Regardless of whether you’re staying in a hotel, hostel, Airbnb or a relative/friend’s house, if your trip is 90 days or less you will need to produce evidence of your pre-booked accommodation at border control once you reach Spain…’. Travel Insurance Explained has the story (also found at Majorca Daily Bulletin here).

(Reminder) ‘Foreign nationals who have to spend their vacations in any EU destination are advised to check their passport validity before travelling to the zone. According to Schengen rules, passports of third-country nationals, including UK nationals since Brexit, must be valid for another at least three months after leaving the EU. In addition to the passport validity requirements, UK passports need to be issued within ten years before entering the Schengen Area, so Brits should also check the date of passport issuance.’. More at SVI here.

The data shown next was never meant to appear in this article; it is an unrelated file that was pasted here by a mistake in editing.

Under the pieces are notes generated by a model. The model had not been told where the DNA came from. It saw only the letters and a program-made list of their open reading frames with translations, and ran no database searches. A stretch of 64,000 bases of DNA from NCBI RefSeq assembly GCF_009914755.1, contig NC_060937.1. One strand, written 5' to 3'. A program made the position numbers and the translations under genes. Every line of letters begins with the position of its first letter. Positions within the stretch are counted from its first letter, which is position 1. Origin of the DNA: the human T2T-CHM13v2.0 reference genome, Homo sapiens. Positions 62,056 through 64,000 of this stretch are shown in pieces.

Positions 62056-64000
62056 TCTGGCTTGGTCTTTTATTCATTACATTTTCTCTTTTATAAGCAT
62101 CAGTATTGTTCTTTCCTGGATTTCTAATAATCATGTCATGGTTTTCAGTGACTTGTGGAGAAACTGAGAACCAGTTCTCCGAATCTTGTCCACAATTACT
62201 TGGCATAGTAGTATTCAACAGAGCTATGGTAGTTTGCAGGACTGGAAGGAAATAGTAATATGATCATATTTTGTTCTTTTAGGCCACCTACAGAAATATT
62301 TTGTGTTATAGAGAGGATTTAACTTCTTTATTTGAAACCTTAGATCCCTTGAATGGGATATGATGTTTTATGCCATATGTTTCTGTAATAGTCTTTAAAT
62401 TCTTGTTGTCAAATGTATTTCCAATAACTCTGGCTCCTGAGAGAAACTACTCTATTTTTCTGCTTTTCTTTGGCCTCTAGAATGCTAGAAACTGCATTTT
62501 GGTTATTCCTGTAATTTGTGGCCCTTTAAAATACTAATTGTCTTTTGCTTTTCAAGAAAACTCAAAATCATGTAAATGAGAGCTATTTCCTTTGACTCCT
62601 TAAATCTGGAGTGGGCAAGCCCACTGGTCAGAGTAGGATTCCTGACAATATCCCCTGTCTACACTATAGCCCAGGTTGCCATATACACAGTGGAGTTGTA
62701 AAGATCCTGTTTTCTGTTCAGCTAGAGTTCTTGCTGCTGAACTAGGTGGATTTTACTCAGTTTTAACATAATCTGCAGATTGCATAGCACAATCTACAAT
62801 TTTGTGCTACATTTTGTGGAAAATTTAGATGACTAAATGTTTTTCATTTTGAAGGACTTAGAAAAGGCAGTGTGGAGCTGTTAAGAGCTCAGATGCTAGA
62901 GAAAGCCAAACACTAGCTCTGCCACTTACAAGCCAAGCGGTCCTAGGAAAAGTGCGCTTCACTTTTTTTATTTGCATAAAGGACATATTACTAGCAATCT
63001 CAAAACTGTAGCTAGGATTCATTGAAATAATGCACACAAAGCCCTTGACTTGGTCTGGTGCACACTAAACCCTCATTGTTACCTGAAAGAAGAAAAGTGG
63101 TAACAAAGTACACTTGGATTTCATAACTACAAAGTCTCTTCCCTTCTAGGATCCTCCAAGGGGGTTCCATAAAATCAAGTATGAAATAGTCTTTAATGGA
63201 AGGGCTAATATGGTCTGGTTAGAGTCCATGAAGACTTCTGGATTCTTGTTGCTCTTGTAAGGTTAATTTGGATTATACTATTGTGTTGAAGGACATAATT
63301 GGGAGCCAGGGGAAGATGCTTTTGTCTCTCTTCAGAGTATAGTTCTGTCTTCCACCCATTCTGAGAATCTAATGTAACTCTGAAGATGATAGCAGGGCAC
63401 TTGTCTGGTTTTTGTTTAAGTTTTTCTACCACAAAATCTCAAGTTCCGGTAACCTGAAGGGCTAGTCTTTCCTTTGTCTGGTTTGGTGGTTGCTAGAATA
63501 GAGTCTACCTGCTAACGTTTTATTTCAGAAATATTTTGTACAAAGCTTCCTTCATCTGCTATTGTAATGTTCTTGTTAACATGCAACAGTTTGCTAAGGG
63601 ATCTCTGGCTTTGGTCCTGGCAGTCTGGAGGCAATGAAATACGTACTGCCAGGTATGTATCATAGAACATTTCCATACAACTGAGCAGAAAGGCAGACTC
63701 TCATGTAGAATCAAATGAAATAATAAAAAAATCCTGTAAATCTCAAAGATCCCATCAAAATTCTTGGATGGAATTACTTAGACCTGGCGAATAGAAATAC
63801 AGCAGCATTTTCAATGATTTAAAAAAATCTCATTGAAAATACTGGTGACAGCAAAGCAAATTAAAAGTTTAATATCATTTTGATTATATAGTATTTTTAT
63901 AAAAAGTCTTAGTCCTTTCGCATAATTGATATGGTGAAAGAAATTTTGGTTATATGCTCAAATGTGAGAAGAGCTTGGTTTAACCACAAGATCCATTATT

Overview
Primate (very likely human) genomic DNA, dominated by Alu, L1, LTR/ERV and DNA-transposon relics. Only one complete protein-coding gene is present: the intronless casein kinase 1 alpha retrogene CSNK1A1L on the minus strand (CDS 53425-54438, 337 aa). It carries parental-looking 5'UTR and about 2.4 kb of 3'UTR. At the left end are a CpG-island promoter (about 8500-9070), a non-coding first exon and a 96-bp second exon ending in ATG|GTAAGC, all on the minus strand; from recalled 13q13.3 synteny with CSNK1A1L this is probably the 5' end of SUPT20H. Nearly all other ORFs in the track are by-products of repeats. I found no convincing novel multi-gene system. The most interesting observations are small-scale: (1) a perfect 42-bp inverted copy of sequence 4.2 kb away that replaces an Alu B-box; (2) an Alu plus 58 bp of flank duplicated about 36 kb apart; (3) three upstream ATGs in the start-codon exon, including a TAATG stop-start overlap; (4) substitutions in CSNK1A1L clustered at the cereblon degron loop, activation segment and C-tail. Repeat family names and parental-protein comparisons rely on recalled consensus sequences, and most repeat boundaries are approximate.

Euronews discovers the Imserso (wiki) here. ‘Spain gives its pensioners subsidised holidays and it wants other EU countries to join in. Pensioners in Spain can access low cost holidays thanks to the government initiative. Even expats can benefit from the bonus. Millions of older adults - both Spanish and foreigners living in Spain - are eligible for heavily subsidised trips, costing as little as €115 for short breaks and €455 for longer holidays…’


‘The debt of all public administrations fell to 107.7% of GDP at the end of last year, according to data published by the Bank of Spain. The result represents a decrease of almost four points in the Spanish public debt compared to the previous year and improves the Government's forecasts, which estimated a liability of 108.1%. It is the third year in a row in which the debt-to-GDP ratio has been reduced thanks to robust growth in the economy, thus leaving behind the peaks—over 120%—reached during the pandemic, although it remains at historic highs in terms of volume…’ El País has the story.